The challenge of the century
While governments understand the political weight of international consensus, the non-binding nature of the SDGs risks them becoming an excuse for government inertia2. The current refugee crisis in the Middle East and Europe generates poverty and gender inequality, and many recent trade agreements leave social inclusivity, environmental compliance, and human rights to be negotiated.
But the strength of Agenda 2030 is that it is a compromise among 193 sovereign governments. The SDGs have been key to Chinese government strategy, for example, where 400 million people have been taken out of poverty in a decade; even a high wealth country like Kuwait is committed to incorporating the SDGs into the pillars and programs of its National Development Plan. Social change cannot be legislated, but with civic society organisations already coming together to adopt the goals and the strategies, and to monitor success or failure, the prospects look promising.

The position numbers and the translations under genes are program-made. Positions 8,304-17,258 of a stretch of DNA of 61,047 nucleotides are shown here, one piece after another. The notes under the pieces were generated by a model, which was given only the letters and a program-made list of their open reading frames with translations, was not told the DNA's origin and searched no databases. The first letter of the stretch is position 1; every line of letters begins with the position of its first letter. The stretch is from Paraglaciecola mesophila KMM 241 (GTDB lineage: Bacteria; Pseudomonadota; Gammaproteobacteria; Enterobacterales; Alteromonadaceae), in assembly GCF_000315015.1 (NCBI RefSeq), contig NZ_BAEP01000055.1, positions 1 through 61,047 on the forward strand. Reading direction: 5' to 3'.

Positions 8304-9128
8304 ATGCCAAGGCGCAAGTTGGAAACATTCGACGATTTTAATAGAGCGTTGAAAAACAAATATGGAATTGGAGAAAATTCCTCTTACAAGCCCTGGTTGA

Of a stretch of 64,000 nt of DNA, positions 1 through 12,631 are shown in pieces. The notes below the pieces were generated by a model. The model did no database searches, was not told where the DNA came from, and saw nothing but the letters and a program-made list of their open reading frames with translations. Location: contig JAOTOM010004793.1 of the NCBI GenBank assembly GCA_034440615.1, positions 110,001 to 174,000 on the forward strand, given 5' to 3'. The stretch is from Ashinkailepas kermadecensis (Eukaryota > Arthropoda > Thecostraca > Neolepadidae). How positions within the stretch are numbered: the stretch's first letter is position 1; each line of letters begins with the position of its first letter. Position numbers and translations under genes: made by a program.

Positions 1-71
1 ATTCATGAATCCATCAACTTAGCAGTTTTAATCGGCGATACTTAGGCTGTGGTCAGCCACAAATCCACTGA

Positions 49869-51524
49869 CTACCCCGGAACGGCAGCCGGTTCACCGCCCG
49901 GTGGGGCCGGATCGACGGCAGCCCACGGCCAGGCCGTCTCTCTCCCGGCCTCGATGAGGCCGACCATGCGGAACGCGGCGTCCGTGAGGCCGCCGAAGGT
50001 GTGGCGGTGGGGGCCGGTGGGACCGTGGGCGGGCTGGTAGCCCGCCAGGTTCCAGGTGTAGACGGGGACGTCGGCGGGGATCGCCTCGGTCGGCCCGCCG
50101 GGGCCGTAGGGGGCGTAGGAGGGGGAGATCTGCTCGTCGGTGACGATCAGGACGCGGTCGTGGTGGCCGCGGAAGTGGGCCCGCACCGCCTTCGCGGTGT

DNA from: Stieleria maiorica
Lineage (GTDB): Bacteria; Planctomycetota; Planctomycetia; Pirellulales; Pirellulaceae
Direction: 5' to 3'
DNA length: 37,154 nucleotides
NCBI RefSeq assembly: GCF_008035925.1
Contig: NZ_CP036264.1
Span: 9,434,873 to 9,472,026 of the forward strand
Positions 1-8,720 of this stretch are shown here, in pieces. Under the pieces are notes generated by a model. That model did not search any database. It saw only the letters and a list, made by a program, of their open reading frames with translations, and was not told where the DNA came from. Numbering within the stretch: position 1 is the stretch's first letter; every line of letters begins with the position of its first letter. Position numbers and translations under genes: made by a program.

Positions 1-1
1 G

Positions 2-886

Looking back and looking forward
Much changed between 1990 and 2015: the science of climate change was proven, even if political acceptance remains a work in progress. The need for businesses to adopt low-carbon and environmentally sustainable economic models that turn poverty and inequality into new areas of opportunity is widely-accepted.
The BSDC3 recently showed that working to a sustainable business model has the potential to open up US$ 12 trillion of economic activity and create 380 million jobs by 2030.